From Gillette I headed west towards Buffalo, Wyoming on I-90. It was a beautiful day heading into the mountains of Wyoming. There were some nice views and I also saw some antelope.
Buffalo, Wyoming is a nice small town in the foothills of the Bighorn Mountains.
The sculpture above is called “Cool Water” and was done by Buffalo artist D. Michael Thomas, who has been sculpting cowboy themed pieces for over 30 years.
The road from Buffalo, WY to Cody, WY has mountain majesties, wondrous wildflowers and amazing canyons. Following is some of what I was able to see along US Route 16.
There are lots of wildflowers in bloom. The yellow ones closeup look like this
Worland, Wyoming is also home to the Washakie Museum which features exhibits that portrays the history of the Big Horn Basin. It is also home to a giant Mammoth Bronze statue. The statue is 25 feet tall and weighs 6000 pounds. It is the work of Casper, Wyoming (and Sedona, AZ) artist Chris Navarro.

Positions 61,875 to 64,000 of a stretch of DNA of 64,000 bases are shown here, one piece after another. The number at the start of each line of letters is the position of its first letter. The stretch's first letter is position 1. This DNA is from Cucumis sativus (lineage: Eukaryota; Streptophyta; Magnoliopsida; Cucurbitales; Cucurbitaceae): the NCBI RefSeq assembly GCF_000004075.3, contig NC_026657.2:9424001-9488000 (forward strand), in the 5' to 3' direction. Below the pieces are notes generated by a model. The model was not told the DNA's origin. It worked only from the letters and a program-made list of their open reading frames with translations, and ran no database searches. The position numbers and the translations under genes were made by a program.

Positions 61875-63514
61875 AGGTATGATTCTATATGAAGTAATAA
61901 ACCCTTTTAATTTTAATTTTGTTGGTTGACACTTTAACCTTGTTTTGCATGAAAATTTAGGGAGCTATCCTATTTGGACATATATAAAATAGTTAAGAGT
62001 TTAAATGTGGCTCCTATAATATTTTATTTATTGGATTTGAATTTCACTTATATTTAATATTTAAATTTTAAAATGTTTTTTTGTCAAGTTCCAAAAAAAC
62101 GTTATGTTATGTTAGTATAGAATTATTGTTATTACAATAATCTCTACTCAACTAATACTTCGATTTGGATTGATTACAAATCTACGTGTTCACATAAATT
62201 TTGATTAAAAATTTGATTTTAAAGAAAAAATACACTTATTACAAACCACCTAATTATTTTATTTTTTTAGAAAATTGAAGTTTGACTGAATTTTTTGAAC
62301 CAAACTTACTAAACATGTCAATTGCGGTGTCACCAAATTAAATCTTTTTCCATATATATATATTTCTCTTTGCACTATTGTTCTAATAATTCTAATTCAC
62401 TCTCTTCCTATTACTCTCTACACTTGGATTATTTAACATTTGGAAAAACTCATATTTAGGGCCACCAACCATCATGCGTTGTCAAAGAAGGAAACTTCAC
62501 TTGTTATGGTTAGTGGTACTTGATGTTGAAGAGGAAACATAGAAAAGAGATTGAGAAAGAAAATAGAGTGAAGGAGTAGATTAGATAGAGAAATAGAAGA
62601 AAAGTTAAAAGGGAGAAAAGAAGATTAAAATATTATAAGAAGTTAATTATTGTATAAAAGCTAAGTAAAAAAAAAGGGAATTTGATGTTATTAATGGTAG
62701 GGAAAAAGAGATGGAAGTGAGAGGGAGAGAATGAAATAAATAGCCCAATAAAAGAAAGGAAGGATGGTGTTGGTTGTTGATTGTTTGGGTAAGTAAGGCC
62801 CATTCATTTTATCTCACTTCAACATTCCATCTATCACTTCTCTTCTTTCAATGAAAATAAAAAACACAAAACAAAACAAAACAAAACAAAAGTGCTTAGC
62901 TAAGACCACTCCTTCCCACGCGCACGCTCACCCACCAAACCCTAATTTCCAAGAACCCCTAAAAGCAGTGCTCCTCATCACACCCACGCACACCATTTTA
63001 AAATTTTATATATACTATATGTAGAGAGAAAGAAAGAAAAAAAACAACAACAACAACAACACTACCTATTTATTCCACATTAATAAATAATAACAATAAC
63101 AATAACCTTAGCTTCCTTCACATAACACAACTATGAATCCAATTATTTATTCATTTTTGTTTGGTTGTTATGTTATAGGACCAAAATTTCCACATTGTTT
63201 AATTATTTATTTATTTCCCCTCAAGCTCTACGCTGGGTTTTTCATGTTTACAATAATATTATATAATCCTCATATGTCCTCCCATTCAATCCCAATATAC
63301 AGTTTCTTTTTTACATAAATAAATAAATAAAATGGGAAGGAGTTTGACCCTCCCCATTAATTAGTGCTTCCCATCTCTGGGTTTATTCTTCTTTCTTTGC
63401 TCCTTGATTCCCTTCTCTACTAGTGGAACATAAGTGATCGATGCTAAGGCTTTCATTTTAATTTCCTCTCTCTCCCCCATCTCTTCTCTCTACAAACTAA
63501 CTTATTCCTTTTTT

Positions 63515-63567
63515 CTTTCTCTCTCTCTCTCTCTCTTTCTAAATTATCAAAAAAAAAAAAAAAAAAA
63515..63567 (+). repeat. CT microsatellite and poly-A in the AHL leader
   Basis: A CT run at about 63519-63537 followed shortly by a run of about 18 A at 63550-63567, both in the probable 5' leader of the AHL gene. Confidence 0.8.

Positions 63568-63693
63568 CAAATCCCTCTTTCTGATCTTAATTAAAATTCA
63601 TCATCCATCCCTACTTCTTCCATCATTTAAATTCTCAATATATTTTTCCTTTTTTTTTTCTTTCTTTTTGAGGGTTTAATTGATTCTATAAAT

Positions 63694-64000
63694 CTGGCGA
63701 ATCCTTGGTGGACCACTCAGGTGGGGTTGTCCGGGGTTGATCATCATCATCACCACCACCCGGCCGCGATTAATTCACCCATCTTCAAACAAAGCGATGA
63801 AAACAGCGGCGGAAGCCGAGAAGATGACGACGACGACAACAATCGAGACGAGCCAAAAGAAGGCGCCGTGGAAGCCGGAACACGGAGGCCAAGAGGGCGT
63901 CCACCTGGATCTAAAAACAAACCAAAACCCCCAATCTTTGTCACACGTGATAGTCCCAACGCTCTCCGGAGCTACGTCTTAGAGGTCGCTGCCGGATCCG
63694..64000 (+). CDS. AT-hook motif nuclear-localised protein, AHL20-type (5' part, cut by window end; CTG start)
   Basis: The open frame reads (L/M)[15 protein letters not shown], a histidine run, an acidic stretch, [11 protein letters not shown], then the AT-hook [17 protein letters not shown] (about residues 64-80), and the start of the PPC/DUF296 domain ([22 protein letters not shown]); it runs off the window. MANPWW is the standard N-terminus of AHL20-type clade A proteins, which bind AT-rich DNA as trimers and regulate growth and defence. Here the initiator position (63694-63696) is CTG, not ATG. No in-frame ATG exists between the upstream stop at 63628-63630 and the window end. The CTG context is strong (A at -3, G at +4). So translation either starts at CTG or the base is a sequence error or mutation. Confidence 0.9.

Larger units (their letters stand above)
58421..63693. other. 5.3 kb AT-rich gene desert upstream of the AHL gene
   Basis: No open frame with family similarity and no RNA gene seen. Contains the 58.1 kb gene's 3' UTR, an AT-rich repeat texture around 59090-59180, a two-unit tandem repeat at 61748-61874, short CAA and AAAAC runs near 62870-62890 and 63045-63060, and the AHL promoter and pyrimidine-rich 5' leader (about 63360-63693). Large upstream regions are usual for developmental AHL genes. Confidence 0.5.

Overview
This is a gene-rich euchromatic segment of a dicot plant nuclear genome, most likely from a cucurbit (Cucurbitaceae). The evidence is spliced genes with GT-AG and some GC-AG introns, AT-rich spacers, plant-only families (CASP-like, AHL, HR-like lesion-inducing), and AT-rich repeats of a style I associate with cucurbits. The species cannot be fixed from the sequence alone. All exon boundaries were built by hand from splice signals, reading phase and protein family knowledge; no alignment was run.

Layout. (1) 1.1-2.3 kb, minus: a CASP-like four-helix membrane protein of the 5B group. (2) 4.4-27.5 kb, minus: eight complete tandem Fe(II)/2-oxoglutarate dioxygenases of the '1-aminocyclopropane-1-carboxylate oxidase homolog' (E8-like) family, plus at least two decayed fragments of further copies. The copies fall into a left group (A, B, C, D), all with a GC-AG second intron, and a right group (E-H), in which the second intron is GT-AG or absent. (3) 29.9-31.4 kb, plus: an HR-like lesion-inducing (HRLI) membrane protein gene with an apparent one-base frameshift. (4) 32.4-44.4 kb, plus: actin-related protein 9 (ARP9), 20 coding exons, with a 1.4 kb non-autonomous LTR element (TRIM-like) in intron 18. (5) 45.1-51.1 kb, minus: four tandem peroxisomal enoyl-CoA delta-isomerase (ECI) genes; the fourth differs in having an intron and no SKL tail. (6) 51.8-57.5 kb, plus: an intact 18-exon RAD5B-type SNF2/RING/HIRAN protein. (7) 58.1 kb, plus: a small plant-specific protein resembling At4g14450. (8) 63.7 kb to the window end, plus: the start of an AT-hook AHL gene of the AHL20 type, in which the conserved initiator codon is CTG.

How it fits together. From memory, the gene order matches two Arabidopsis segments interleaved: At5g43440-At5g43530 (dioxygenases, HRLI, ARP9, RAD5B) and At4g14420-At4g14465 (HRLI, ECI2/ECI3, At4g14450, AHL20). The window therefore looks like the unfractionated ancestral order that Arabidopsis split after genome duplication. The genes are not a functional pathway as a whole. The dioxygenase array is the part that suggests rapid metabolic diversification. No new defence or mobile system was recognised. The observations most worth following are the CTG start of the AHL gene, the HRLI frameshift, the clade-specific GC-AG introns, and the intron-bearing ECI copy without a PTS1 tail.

From Worland I headed north on US 20 towards Greybull and then west on US 14/16/20 towards Cody. This provided some great scenes of the mountains of Yellowstone.
I eventually arrived in Cody, Wyoming by late morning. Named after William “Buffalo Bill” Cody who was one of the founders of the town. There is plenty in town of you are a Buffalo Bill (and I don’t mean football) fan!
The grizzly above is part of a Cody fundraising program called “The Grizzly Gathering“, which was created to raise funds for their library. Many towns are doing similar things. We had the horses in Lexington (“Horse Mania“) and I have seen buffaloes (“Buffalo Roam” project in West Yellowstone, WY), birds, etc., as I go through some towns.
The mural above is on the wall of Seidel’s Saddlery in Cody. It was painted by Colorado Austin Kuck.
Of course, like many older towns in the west, there is still plenty of neon….
Then, of course, there are the many Buffalo Bill items in town…